Fifth Disease in Adults

Although fifth disease or slapped-cheek syndrome is more common in children, it's not limited to them. Fifth disease in adults can be pretty common too! There have been many cases of infection by parvovirus B19 producing fifth disease in adults. Although the proper name for fifth disease, erythema infectiosum translates to "infectious redness", this is actually a misnomer. Usually once the rash develops, the patient is no longer contagious and will not pass on the virus to anyone else.

The symptoms of infection by parvovirus B19 are relatively similar to a cold or flu;  headaches, joint pain and fever being the most common. Not all people experience these symptoms and in adults women are the most susceptible. Fifth disease is characterized by a red rash on the face (hence the name "slapped-cheek syndrome") and sometimes the upper arms. This usually appears a few days after the other symptoms have faded and in some cases the rash may become itchy or irritating for the sufferer, this mostly occurs in older children and adults and not in young children. Again, not all patients will develop a rash either and adults are less likely to have this symptom.

5th Disease in Adults The infection is usually not serious, the virus will clear up on its own and the best treatment is simply pain medicine such as Ibuprofen to soothe the joints along with plenty of rest. However, if you have an existing blood disorder, heart problems, have a weak immune system or if you are pregnant, you should consult with your family doctor for advice. Also, the Parvovirus B19 can invade the joints and result in septic arthritis developing so go see your doctor if joint pain persists or increases in intensity.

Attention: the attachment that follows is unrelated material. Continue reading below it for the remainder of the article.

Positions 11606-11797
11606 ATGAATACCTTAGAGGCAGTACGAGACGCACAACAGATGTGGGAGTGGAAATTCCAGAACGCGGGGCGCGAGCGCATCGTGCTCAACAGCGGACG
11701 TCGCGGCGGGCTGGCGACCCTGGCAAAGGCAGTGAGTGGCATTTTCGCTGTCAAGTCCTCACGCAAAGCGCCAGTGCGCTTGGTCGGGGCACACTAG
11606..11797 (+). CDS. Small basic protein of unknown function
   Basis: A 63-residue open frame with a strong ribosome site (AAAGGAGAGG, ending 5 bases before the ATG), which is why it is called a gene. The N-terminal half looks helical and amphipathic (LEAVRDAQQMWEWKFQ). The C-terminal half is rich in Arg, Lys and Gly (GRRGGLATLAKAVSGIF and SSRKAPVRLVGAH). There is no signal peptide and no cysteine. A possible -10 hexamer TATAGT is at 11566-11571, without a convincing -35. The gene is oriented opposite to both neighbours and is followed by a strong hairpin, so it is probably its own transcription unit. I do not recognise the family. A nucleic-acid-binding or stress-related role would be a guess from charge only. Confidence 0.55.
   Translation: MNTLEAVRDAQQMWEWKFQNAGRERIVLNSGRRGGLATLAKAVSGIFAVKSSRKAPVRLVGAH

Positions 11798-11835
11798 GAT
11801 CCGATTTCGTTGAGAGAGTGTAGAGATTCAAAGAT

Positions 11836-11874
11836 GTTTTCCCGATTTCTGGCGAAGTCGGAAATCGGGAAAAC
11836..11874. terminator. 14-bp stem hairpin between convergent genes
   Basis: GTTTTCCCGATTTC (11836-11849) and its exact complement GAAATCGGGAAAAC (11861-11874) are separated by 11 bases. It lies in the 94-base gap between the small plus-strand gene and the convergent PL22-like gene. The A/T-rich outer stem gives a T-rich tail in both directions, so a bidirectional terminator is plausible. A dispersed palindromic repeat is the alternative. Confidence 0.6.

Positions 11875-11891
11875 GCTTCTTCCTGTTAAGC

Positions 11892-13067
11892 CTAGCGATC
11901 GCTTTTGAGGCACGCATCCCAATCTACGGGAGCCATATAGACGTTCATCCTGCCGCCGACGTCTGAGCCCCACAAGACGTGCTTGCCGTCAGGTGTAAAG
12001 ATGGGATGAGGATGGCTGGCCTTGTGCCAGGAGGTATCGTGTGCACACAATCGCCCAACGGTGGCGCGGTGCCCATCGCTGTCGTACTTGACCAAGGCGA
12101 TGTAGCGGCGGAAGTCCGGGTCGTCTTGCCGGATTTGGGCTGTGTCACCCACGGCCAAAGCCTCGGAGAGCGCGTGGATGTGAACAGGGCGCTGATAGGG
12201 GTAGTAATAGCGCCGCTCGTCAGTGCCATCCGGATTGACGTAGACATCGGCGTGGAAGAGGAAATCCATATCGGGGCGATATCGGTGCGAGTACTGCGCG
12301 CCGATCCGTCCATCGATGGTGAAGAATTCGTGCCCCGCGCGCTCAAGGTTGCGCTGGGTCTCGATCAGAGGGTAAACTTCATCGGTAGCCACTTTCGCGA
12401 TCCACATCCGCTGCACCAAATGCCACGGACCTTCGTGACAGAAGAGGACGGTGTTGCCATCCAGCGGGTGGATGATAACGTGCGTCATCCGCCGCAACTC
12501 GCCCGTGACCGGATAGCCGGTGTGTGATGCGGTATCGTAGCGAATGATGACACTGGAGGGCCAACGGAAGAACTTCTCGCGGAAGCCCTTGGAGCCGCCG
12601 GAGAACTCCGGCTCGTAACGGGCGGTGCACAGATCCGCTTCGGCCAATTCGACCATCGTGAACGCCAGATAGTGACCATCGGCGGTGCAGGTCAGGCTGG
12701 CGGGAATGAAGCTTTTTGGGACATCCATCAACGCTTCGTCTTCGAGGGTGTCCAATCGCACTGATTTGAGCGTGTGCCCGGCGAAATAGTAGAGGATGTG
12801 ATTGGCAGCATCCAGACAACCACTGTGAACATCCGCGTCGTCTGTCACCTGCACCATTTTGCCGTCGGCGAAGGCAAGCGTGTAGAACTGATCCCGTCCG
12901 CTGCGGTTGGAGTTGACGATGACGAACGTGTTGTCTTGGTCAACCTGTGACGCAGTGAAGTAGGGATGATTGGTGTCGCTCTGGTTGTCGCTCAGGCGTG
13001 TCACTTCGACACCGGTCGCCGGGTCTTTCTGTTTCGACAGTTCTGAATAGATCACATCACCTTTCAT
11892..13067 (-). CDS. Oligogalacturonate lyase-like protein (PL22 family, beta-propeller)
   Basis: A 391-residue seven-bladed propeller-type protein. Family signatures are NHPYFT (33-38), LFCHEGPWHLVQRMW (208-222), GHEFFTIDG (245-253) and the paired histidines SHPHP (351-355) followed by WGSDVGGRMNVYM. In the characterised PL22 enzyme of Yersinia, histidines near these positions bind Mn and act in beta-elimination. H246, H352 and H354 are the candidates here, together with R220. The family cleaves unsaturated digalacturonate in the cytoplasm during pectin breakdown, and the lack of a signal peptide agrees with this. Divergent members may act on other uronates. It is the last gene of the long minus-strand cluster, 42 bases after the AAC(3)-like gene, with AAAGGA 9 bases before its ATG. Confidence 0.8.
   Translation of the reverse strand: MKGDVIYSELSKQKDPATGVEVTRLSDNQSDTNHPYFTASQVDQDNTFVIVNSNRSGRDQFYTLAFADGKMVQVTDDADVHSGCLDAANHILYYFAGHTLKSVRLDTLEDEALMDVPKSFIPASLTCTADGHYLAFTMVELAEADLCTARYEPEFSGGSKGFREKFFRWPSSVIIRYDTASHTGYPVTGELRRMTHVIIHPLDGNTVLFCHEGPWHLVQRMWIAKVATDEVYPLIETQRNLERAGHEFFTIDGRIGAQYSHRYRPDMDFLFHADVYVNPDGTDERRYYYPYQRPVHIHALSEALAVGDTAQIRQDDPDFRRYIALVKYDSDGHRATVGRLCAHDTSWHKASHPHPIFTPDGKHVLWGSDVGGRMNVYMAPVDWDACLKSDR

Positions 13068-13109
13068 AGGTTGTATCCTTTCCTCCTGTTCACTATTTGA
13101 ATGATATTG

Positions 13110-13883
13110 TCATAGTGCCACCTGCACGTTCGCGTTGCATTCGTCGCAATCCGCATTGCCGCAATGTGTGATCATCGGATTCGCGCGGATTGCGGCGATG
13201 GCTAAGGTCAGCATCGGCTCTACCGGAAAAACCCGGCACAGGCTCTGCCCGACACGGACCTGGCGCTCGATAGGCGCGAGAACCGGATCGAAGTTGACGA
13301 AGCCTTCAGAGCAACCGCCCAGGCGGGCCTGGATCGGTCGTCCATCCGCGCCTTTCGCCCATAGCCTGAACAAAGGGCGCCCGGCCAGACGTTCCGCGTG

Unfortunately, there is no vaccine or cure available for Parvovirus B19 infection. If you have had it during childhood - and many that have don't remember it - then your body will have developed immunity to the disease, preventing you from becoming infected again at any time in the future. If you wish to know whether or not you have been infected before, you can go to your doctor and have a blood test done to determine whether your blood contains the antibodies required to fight the Parvovirus B19. It is estimated that around 50% of adults already have these antibodies.

For those who have not had the virus before, those adults most at risk are those who work with children such as nursery nurses, healthcare professionals and teachers. There is around a 50% chance of becoming infected if a family member in your household currently has the disease and around a 20-30% chance if you work with kids on a regular basis. If you do work with children as part of your daily routine then there are things you can do to minimize the risk of spreading the virus that causes fifth disease such as regular hand washing and discouraging children from sharing drinking cups and cutlery.

Remember, if the child has the tell tale rash symptom of fifth disease they are no longer contagious.